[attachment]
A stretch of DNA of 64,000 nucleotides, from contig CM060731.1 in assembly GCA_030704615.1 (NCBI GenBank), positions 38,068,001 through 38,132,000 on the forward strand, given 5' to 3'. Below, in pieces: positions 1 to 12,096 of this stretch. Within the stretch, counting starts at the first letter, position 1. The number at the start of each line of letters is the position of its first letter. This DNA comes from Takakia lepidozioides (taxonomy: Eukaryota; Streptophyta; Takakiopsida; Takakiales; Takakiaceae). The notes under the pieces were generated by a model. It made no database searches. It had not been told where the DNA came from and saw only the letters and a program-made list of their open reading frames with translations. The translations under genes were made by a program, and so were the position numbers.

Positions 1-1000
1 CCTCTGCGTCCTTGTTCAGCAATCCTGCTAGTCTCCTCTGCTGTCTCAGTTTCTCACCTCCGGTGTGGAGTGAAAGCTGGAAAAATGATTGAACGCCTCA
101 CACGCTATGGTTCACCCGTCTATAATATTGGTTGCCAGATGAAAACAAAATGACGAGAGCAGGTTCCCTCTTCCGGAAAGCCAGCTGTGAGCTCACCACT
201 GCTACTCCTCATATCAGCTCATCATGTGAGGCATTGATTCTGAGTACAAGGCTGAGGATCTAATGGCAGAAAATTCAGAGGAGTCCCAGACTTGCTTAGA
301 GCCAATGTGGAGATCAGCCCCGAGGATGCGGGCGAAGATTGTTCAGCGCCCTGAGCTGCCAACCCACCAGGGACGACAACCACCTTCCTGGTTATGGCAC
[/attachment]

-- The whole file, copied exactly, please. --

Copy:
A stretch of DNA of 64,000 nucleotides, from contig CM060731.1 in assembly GCA_030704615.1 (NCBI GenBank), positions 38,068,001 through 38,132,000 on the forward strand, given 5' to 3'. Below, in pieces: positions 1 to 12,096 of this stretch. Within the stretch, counting starts at the first letter, position 1. The number at the start of each line of letters is the position of its first letter. This DNA comes from Takakia lepidozioides (taxonomy: Eukaryota; Streptophyta; Takakiopsida; Takakiales; Takakiaceae). The notes under the pieces were generated by a model. It made no database searches. It had not been told where the DNA came from and saw only the letters and a program-made list of their open reading frames with translations. The translations under genes were made by a program, and so were the position numbers.

Positions 1-1000
1 CCTCTGCGTCCTTGTTCAGCAATCCTGCTAGTCTCCTCTGCTGTCTCAGTTTCTCACCTCCGGTGTGGAGTGAAAGCTGGAAAAATGATTGAACGCCTCA
101 CACGCTATGGTTCACCCGTCTATAATATTGGTTGCCAGATGAAAACAAAATGACGAGAGCAGGTTCCCTCTTCCGGAAAGCCAGCTGTGAGCTCACCACT
201 GCTACTCCTCATATCAGCTCATCATGTGAGGCATTGATTCTGAGTACAAGGCTGAGGATCTAATGGCAGAAAATTCAGAGGAGTCCCAGACTTGCTTAGA
301 GCCAATGTGGAGATCAGCCCCGAGGATGCGGGCGAAGATTGTTCAGCGCCCTGAGCTGCCAACCCACCAGGGACGACAACCACCTTCCTGGTTATGGCAC